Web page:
If untreated, the progression of the DMD can lead to grotesque deformities [4]. Equinus deformity of the ankle is one of the serious orthopedic problems associated with DMD [5]. The major cause of foot drop is the weakness of the muscles of ankle dorsiflexion, with a primary role supported by the deficiency of tibialis anterior, but also of the long extensors of the toes (extensor hallucis longus and extensor digitorum longus) [6]. A very important effect of this weakness is the shortening and contracture of the Achilles tendon. Most conditions that cause weakness of the dorsiflexors, may also affect the peroneus tertius, peroneus longus and tibialis posterior, respectively the muscles of eversion and inversion. The foot drop syndrome often incorporates weakness of these muscles, and associated contracture of their antagonist muscle tendons6. When ambulation is no longer possible, the rehabilitation program focuses on the prevention or reduction of complications and deformities, in order to alleviate pain and pressure, to allow the patient to wear shoes, and to correctly place the feet on wheelchair footrests [7].

Despite the absence of a specific treatment, the natural history of the DMD can be in part modified [1].

Since the surgical therapy showed controversial results on long term effectiveness, there has been a growing consideration on the conservative approach, including drugs and rehabilitation. Nevertheless, in most studies the rehabilitation programme includes stretching, eccentric and aerobic exercise, sub maximum strengthening activity when residual strength is higher, while few authors emphasize the role of physical energies, like whole-body vibration [8,9] and laser therapy [10].

Extracorporeal shock wave therapy (ESWT) is a relatively recent method used in the treatment of many musculoskeletal disorders, such as tendinopathies and non-union fractures.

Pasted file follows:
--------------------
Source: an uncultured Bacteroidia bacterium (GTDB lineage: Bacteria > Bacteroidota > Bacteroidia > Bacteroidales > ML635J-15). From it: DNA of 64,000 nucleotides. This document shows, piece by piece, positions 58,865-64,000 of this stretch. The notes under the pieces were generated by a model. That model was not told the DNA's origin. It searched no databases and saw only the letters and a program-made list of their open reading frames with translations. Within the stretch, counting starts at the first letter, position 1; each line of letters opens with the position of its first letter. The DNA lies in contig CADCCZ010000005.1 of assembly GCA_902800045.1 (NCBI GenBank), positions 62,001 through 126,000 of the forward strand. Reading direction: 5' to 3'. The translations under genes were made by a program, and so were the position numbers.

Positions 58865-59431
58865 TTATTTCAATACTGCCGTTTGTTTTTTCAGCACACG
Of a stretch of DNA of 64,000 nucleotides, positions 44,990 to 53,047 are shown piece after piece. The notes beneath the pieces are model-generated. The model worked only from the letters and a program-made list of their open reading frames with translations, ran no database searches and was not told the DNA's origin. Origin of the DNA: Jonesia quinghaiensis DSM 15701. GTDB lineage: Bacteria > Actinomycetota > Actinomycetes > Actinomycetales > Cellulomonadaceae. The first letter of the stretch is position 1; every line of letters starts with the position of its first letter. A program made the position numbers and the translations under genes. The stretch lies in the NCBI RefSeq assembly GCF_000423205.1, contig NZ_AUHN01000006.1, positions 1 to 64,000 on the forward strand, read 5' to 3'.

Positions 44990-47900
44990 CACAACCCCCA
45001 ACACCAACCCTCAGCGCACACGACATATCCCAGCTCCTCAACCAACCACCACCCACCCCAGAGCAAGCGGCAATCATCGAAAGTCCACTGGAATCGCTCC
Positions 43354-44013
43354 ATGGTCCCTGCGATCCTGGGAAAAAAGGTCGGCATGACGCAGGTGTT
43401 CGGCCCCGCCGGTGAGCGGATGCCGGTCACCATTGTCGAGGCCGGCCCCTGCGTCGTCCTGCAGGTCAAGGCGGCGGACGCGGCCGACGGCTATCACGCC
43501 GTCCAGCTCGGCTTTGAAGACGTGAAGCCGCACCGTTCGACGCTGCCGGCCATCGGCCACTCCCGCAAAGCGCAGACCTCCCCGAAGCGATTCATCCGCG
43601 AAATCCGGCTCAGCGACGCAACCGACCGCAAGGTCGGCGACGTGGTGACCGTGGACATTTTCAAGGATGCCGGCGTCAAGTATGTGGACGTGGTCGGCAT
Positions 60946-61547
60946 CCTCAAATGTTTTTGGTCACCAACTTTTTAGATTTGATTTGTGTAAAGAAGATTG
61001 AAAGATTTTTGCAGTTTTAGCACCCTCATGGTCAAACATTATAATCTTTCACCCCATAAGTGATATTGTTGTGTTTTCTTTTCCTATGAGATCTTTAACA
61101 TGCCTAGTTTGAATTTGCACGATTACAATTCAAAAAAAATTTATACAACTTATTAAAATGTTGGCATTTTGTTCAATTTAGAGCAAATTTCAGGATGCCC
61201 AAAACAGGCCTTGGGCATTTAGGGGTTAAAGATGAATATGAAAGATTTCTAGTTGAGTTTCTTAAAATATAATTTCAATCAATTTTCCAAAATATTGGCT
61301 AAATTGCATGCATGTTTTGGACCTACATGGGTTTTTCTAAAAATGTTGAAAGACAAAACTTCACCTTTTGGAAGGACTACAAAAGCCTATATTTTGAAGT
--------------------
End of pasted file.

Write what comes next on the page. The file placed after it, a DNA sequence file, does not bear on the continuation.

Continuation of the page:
Over the past few years, ESWT has received a widespread consensus in many other fields, including in the treatment of spastic hypertone in patients affected by stroke: even a single session of shock waves has proved to be effective in the reduction of muscle tone. Such effects are probably due both to a direct action on muscle and the production of several molecules and growth factors [11].

Therefore, we hypothesized that ESWT could have similar effects on dystrophic muscle.

The Case

A 20-year-old patient with bilateral equinovarus deformities (Figure 1) came to our ambulatory. At five years, he had the first difficulties during walking, getting a diagnosis of DMD at the age of seven.

  1. Figure 1:
    First assessment of foot deformities.

A surgical correction was attempted by tendo-Achillis lenghtening on the left limb, at the age of nine; two years later, he required a permanent use of a wheelchair.

The patient had undertaken a rehabilitation program with an independently chosen physical therapist, which consisted of two sessions per week of passive mobilization of the four limbs, trunk and cervical spine.

At the time of our first evaluation, physical examination showed a complete loss of muscular strength in the upper and lower limbs: on ankle range of motion (ROM) assessment, active movements were not possible. Passive dorsiflexion was severely limited on both sides, with stronger restriction on the right foot (up to 8 degrees on the left and up to 5 degrees on the right side).

The right foot was oriented at 85° of plantar flexion and 75° of supination, while the left foot showed slightly lower alterations, estimated respectively in 80° and 65°. All measurements were performed with a goniometer by the same operator.

Furthermore, the skin of the feet appeared poorly vascularized and cold.

The deformities appeared very structured and with scarse margins of corrigibility, thus representing a great challenge.